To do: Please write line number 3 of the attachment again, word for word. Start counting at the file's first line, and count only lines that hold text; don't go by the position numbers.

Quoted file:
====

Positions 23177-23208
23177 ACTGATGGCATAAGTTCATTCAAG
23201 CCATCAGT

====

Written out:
23201 CCATCAGT